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The asteroid hunter who put Croatian astronomy on the map

U jednom od najutjecajnijih američkih magazina Physics Today izašao je jedan zanimljiv članak o Koradu Korleviću i Zvjezdarnici Višnjan. Još jedna potvrda da ako nešto radite sa strašću i radite to dobro, nije bitno ni gdje ste ni koliki ste da bi vaš rad bio prepoznat.

When you visit Višnjan for the first time, it is hard to connect this quiet little town of barely 2000 residents on the Croatian peninsula of Istria with anything related to astronomy. It is even harder to imagine that a small, towerlike building standing in a lovely meadow in the nearby village of Tićan houses one of the most successful asteroid-hunting operations on Earth.

For the past two years, Višnjan Observatory has helped characterize about 40% of newly discovered near-Earth objects (NEOs), the population of mostly asteroids that approach within 1.3 astronomical units of the Sun. During that time it has participated in more NEO discoveries than all but two of the more than 500 institutions globally that share data with the International Astronomical Union’s Minor Planet Center (MPC). And the small Istrian observatory does so with a 1-meter optical telescope and an annual budget of no more than €10 000 (about $11 000).

Višnjan’s productivity is not a sudden development. Since the 1980s, observers there have discovered more than 1400 asteroids, most in the main belt between Mars and Jupiter, and have helped pin down the physical and orbital parameters of thousands of NEOs. It’s a task that has become even more crucial as NASA and other international groups strive to identify as many of the asteroids that present a potential hazard to Earth as possible.

At the heart of this low-budget success story is 61-year-old astronomer Korado Korlević. A teacher by training, Korlević doesn’t have a university degree in astronomy or physics. Yet he alone has discovered 1163 asteroids, which makes him, according to the MPC, the 21st most successful minor-planet hunter of all time.

In a country with one of the smallest budgets for research and innovation among all European Union nations (see the article by Mićo Tatalović and Nenad Jarić Dauenhauer, Physics Today, August 2019, page 30), Korlević is its most ardent promoter of science. Aside from putting Croatia on the map for astronomy, he hosts a popular science radio show, runs a science summer camp for children, and has helped train dozens of students to become world-class astronomers.

Becoming an NEO powerhouse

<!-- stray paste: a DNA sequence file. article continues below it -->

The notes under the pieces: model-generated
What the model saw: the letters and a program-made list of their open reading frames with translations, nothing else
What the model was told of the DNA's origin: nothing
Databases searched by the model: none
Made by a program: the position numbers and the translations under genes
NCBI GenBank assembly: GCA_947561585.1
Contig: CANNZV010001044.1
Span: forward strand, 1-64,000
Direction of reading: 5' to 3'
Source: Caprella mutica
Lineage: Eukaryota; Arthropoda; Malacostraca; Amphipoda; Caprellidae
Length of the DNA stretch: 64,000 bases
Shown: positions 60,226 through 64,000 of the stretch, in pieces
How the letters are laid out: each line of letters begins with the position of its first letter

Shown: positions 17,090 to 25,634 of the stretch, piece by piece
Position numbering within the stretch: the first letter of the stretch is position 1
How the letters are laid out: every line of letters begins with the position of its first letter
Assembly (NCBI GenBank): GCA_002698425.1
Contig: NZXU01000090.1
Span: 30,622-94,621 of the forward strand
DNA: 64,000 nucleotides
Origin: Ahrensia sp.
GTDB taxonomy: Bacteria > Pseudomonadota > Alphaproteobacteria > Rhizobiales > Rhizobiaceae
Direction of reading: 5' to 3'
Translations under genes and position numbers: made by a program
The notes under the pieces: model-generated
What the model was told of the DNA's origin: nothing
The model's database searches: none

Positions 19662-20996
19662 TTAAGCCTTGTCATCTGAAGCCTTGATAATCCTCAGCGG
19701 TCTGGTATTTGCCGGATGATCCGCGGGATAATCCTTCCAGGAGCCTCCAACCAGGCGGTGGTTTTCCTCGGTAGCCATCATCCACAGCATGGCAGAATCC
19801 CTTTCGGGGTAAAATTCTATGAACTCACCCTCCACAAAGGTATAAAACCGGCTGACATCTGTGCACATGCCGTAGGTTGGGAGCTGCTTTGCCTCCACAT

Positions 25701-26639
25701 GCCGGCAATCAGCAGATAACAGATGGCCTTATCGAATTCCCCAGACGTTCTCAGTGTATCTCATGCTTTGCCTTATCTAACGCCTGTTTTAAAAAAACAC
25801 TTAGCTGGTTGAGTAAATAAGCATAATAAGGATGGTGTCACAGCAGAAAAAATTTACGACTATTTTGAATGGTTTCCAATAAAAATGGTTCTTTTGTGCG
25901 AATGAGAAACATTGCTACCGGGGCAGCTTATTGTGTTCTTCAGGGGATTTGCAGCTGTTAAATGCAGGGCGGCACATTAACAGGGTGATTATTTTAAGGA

The story of Višnjan Observatory begins in the late 1970s, when Korlević and a couple of other young teachers from the local high school founded an amateur astronomy society. They figured that offering students a closer look at the stars would get them interested in science. “It was frustrating to watch these talented kids who had passion and motivation but were born in a rural area where expectations for their future were not too ambitious,” Korlević says. After managing to secure a building from the city council, the teachers purchased a small telescope. In the years that followed, the teachers and students built telescopes by hand.

By the early 1990s, Korlević had decided to focus the observatory’s efforts on detecting NEOs. It was a niche area of study with a low barrier to entry, and he was inspired by a research trip to the site of the 1908 Tunguska meteor explosion in Siberia. “I figured it was more useful to find the dangerous objects in advance than to research the impact sites,” Korlević says.

During the Yugoslav Wars of the 1990s, the observatory gave up both its telescopes to the military. The bigger one ended up in Sarajevo, where it was used for surveillance of mortars during the Serbian siege of the city. Bosnian astronomer Muhamed Muminović personally returned the key components of the telescope after the war. The second telescope was lost after being used by the Croatian army in its war of independence, Korlević says.

Nevertheless, Korlević and his team of students and volunteers found ways to stay active during the war-torn decade. They built a specialized 40-centimeter reflecting telescope out of glass from a nearby factory and spare parts, including motors taken from an old dot-matrix printer. The electronics were assembled by high school students, and the software was written by university undergraduates.

During the 1990s, the observatory racked up more than 1000 main-belt asteroid discoveries, holding its own among well-funded facilities sporting far larger telescopes. “I think that period clearly demonstrates what is possible with a little talent and a can-do mentality,” says Mario Jurić, a University of Washington astronomer who at the time was a physics student at the University of Zagreb.

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